The mortgage term is the length of time, usually in years, in which the parameters of a mortgage have legal effect. At the expiration of the mortgage term, the remaining balance of the mortgage will be paid back to the lender. The owner can either renew (if the lender is willing), refinance, or pay the loan in full. Commercial real estate mortgages generally carry a 10-year term with a 25-year amortization (aka 10/25). So the remaining balance can be significantly large. In comparison, residential loans are usually a 30/30, so there is no balance at the end of the term.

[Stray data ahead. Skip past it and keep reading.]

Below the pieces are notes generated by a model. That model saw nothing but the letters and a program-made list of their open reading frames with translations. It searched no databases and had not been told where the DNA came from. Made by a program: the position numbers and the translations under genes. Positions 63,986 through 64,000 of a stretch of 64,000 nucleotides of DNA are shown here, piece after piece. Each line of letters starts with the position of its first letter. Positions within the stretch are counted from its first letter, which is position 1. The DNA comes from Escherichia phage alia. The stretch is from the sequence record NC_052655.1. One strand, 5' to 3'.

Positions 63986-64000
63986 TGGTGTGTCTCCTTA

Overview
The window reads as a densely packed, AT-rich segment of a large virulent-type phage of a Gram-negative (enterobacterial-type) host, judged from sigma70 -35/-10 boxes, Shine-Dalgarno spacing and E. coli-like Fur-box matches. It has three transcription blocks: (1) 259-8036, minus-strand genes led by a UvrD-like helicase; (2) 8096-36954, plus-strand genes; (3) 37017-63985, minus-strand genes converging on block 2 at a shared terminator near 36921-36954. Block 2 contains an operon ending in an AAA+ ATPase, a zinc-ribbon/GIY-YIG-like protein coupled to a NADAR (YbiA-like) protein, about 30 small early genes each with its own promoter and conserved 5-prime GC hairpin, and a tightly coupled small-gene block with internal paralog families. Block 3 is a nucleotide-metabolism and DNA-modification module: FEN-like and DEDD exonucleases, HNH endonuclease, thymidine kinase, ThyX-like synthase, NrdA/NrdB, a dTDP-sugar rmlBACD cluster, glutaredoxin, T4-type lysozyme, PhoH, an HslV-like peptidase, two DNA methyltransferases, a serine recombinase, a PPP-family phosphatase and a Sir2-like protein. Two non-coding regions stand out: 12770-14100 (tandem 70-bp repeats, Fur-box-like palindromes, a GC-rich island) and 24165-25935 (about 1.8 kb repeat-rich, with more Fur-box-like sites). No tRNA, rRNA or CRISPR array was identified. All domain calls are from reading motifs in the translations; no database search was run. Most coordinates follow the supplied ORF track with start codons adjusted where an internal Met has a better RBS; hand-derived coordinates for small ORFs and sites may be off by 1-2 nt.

Be sure not to confuse the mortgage term with the mortgage amortization period. The amortization period is the length of time, based on the monthly payment set in the mortgage, that it will take an owner to completely pay off the mortgage. The mortgage term will always be shorter (that is unless you are getting a terrible loan).